Maybe that sounds like doubt. But, really, it is faithfully reaching out to God. It’s honestly admitting to God that this does not all make sense – but I’m not going to give up, I’m not going to close myself off, no matter how much I’m afraid, or confused, or skeptical.

So what does Thomas do when the other disciples tell him about the resurrected Jesus? Is he doubtful? You bet. But the story doesn’t end there. He doesn’t say some first century equivalent of “fool me once, shame on you; fool me twice, shame on me.” He goes back with the disciples to the house – despite his doubt, he is still open to the possibility that God is at work, that things are not quite as they seem, and that death is not really the end of the story.

It’s that openness that gives Thomas the insight and the wisdom to say to Jesus more than he probably understood, “My Lord and my God!”

Faith - that openness to God, that trust in God, is easy to talk about but not so easy to live out in our daily lives – it’s not even easy when you’re like me and surrounded by church nearly all the time. It’s a constant struggle to be open and mindful – to really pay attention for God at work in the world around us. But, here’s the good news - we don’t have to do the work. If we’re open even a little, if we leave even just a little room for God, then God will do the rest.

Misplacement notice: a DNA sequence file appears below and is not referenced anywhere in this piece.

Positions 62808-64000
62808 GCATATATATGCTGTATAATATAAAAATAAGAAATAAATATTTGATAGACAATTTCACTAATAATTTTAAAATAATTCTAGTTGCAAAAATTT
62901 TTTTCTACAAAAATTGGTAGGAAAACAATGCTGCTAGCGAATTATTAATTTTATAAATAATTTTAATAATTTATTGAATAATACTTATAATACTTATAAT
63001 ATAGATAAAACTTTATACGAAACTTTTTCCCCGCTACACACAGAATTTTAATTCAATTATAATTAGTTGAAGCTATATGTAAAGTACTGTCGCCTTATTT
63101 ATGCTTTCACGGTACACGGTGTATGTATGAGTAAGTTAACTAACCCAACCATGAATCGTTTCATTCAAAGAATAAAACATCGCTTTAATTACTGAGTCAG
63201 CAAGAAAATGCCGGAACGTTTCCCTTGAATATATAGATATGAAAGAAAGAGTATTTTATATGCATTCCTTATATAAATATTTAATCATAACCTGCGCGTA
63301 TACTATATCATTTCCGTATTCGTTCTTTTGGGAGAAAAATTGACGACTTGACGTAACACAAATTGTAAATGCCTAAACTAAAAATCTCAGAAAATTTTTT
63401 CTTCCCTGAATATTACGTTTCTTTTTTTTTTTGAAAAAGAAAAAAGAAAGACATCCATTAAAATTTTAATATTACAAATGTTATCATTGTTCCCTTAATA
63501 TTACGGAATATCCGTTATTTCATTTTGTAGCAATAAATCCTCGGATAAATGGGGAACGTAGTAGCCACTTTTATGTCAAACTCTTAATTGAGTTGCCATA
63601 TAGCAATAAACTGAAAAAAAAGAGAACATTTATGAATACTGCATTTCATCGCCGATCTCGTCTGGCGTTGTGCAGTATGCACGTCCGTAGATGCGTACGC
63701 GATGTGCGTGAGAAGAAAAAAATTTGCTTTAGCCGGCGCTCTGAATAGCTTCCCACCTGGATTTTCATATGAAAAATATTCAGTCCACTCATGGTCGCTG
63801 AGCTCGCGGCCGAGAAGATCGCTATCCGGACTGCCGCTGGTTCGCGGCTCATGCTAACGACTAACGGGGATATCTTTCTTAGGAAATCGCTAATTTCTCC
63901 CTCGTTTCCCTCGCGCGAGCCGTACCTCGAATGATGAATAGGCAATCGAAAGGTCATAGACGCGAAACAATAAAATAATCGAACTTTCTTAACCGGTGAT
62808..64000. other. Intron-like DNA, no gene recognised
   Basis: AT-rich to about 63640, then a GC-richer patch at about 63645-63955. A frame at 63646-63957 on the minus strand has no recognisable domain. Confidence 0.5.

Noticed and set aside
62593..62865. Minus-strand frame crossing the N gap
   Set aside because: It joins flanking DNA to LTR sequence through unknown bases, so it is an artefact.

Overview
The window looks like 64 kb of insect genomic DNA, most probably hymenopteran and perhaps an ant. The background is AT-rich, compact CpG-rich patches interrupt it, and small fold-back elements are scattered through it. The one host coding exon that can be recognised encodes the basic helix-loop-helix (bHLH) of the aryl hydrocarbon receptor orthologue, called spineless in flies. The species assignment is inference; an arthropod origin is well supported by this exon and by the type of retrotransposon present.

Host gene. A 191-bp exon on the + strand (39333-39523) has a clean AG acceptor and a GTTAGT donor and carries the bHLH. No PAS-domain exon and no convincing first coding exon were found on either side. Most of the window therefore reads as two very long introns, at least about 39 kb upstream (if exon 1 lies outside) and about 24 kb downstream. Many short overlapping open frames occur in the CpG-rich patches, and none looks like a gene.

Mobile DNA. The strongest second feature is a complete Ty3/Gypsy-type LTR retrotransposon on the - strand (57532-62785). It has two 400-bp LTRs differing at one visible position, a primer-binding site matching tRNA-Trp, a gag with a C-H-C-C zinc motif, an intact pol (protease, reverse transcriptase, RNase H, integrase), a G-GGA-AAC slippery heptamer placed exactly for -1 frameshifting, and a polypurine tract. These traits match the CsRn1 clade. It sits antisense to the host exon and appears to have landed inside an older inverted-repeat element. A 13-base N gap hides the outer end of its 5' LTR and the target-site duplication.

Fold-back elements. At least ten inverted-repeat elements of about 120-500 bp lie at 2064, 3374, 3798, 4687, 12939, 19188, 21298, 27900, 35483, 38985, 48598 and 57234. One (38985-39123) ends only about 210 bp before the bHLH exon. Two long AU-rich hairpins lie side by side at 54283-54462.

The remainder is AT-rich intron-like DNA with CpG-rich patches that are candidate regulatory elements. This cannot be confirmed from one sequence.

My Good Friday experience this year is a good example. This year I was in charge of the Good Friday service at the seminary chapel. Since this is an important service, and everyone there is sort of an expert who knew how it was supposed to work, there was a lot of pressure on me and others involved, to do our jobs right. Everything turned out fine, although honestly I didn’t get to really experience the service because I was paying attention to all the little details. After that was done, I literally had to run in the rain carrying my vestments in a garment bag, ten blocks north to Penn Station to catch a train to get to House of Prayer in time for the beginning of the Good Friday walk at noon. Again, not a very open and mindful experience.

I just made it, and when I walked into church someone said, “Oh good, our crucifer is here.” Now, no one had told me that I was to carry this big wooden cross from House of Prayer to the next church a few blocks away on Broad Street. So I sat there, feeling irritated and taken for granted, angry that no one had bothered to even ask me about this ahead of time. Stewing in my negativity I wondered, what’s the point of this? What am I doing here? This is silly, just a waste of time. I have to admit, I was also trying to figure out how I was going to carry the cross and I was also hoping that I wouldn’t embarrass myself if the cross turned out to be very heavy. Needless to say, again, not very open or mindful.